Kriminal99 Posted January 1, 2007 Report Share Posted January 1, 2007 So, let me ask the following question. If someone (who did not have access to the rest of science) claimed that 2+2=4 would this be a hypothesis or theory? Deductive reasoning would suggest that an infinite number of experiments would result in reinforcement of this belief. Do we need to test that 2+2=4 in order to label this as something stronger than a hypothesis? If so, what do we do when dealing with math that cannot be tested? IE how to treat the infinity, or even what happens when we deal with really large numbers? Obviously deductive reasoning is often used in place of experimental data, in every discipline of science. So where EXACTLY is the limit on how much deductive reasoning we can use? If I am a master of deductive reasoning I might be able to be 100% sure of something that would cause problems for others. Am I then able to label more of my conclusions as theories rather than hypotheses without testing them? If a person can have an understanding of a subject that they are as certain of (which of course only they can know) as a scientist is of the math he does not experimentally test and yet uses to draw conclusions from his research, then are they entitled to call their conclusions well tested theories? There seems to be a fundamental contradiction here in the concept of the scientific method. Quote Link to comment Share on other sites More sharing options...

ughaibu Posted January 1, 2007 Report Share Posted January 1, 2007 According to Kline in his "Loss of Certainty", the logical validity of the statement two times two equals four (somewhat different from two plus two but. . . . ), was only proven in the late nineteenth century, in fact just before the major defactioning of maths occassioned by the consequences of Cantor's ideas. The results of Godel, Skolem and Fitch, in the twentieth century followed this, illustrating that human thought is not up to the full task. We, as humans, have our situation to deal with, the rest is pretentious, and while fun, is primarilly, head wanking. Quote Link to comment Share on other sites More sharing options...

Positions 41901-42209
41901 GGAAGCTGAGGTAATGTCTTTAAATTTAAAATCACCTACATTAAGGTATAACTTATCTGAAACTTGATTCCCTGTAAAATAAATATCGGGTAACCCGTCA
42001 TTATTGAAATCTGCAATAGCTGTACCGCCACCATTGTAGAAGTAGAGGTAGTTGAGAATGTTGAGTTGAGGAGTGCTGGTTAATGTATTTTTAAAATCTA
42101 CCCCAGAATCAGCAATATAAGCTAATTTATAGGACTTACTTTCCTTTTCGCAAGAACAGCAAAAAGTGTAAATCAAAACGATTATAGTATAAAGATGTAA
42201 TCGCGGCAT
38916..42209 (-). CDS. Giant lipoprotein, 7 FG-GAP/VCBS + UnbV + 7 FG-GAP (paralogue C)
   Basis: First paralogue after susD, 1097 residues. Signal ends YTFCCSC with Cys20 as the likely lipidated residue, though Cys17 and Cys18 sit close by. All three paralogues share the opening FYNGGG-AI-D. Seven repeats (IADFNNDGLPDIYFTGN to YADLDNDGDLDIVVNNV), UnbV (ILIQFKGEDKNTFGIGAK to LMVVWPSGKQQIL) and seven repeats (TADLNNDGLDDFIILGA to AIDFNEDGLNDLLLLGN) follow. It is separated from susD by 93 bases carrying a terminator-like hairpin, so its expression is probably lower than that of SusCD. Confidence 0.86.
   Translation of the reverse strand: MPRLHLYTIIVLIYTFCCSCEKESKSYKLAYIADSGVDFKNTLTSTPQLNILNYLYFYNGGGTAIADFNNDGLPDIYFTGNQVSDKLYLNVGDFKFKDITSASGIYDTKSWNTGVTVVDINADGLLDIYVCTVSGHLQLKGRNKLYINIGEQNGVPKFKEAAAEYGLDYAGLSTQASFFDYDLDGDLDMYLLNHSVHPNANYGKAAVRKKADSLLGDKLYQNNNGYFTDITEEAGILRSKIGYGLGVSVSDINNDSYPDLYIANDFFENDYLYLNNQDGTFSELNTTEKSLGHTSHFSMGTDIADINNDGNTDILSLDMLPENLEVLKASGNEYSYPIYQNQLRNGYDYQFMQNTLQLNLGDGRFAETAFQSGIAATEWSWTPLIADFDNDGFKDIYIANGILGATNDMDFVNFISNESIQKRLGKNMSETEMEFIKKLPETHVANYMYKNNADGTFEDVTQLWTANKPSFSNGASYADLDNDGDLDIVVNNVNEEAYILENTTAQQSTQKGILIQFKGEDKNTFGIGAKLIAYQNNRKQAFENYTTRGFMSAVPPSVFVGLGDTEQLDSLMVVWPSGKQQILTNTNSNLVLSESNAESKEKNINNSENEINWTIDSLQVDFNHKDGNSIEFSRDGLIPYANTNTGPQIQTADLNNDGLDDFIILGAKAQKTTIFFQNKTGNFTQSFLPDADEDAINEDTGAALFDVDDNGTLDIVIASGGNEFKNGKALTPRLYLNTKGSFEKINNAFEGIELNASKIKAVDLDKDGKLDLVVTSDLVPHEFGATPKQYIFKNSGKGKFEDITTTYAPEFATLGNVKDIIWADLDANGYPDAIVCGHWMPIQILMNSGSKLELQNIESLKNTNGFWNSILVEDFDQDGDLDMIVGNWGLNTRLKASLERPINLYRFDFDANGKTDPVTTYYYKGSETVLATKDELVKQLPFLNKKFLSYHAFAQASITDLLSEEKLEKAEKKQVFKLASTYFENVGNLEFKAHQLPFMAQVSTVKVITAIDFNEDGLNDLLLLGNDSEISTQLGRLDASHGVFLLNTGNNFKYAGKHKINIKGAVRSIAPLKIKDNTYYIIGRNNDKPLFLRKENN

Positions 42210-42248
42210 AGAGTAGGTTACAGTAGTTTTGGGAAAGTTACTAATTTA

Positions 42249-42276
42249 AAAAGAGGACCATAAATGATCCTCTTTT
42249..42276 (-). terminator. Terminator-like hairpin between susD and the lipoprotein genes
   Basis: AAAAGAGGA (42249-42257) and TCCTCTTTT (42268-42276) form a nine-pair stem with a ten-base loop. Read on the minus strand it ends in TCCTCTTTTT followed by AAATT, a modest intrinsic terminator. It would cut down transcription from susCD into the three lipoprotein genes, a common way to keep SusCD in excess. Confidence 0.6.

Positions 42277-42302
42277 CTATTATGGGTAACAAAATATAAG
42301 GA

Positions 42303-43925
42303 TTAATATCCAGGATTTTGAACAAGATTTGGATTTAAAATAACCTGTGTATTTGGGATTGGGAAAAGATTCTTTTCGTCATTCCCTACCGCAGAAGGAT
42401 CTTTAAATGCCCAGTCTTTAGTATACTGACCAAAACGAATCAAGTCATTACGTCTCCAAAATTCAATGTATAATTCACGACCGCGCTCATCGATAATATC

Kriminal99 Posted January 1, 2007 Author Report Share Posted January 1, 2007 Though I do not doubt someone might have said that, that does not make it so. The only thing that was lacking was an understanding of how we know that 2 x 2 = 4 expressed in written form. From what you say it is apparently still lacking in written literature. It is as follows - The concept of multiplication is actually more natural and an immediate consequence of numbers than addition. If refer to the number one, I must realize that one is an attribute of something else, like an adjetive. It has no meaning on its own. You have one apple, one orange, one basketball. You cannot have a one. You can however have a one, of a one, of a basketball. You can have two one basket balls. You can have two two basketballs, which of course gives you four basketballs. This is pure deductive reasoning. All you must do is take 2 images of one basket ball, then put them together to get what you then label 2 basketballs. Then you simply take the image of two basketballs and make two of it the same way you doubled all contents of the previous image. This new image would contain 4 one basket balls within it. Other mathematical truths can be deduced in a similar manner, and people do so on a regular basis. It's just hard to translate this reasoning into words, since it deals mostly with manipulating images. Quote Link to comment Share on other sites More sharing options...

ughaibu Posted January 1, 2007 Report Share Posted January 1, 2007 One times one equals one, but the result is a square whereas the components were lines. One times one times one is a cube, one times one times one times one, you tell me. Quote Link to comment Share on other sites More sharing options...